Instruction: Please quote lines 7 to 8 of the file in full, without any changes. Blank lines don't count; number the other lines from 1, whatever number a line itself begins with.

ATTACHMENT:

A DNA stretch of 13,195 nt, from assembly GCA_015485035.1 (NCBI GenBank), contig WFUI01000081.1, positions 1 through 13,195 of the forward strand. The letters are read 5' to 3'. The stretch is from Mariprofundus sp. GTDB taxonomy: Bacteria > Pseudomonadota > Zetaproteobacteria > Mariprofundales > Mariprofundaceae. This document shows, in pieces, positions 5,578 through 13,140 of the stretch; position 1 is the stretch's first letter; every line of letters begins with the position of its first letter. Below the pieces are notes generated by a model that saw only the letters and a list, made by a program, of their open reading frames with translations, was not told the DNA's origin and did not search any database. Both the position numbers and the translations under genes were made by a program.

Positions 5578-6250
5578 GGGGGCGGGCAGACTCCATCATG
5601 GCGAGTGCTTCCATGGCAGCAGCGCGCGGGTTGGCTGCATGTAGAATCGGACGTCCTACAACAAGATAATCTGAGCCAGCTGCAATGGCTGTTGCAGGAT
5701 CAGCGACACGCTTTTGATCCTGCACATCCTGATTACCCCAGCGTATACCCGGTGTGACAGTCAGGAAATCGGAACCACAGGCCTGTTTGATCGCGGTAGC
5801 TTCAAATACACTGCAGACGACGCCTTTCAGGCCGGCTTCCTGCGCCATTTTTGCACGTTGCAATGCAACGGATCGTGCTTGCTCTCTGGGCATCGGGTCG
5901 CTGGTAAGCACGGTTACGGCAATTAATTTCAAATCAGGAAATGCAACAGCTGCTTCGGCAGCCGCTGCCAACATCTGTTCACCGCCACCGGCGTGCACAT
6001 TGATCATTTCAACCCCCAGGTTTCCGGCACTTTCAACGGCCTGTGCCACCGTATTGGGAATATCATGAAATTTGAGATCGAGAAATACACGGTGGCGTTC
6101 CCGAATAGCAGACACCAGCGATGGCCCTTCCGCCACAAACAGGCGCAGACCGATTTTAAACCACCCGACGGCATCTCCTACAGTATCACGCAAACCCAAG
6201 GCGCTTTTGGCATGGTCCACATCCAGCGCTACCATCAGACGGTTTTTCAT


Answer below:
5901 CTGGTAAGCACGGTTACGGCAATTAATTTCAAATCAGGAAATGCAACAGCTGCTTCGGCAGCCGCTGCCAACATCTGTTCACCGCCACCGGCGTGCACAT
6001 TGATCATTTCAACCCCCAGGTTTCCGGCACTTTCAACGGCCTGTGCCACCGTATTGGGAATATCATGAAATTTGAGATCGAGAAATACACGGTGGCGTTC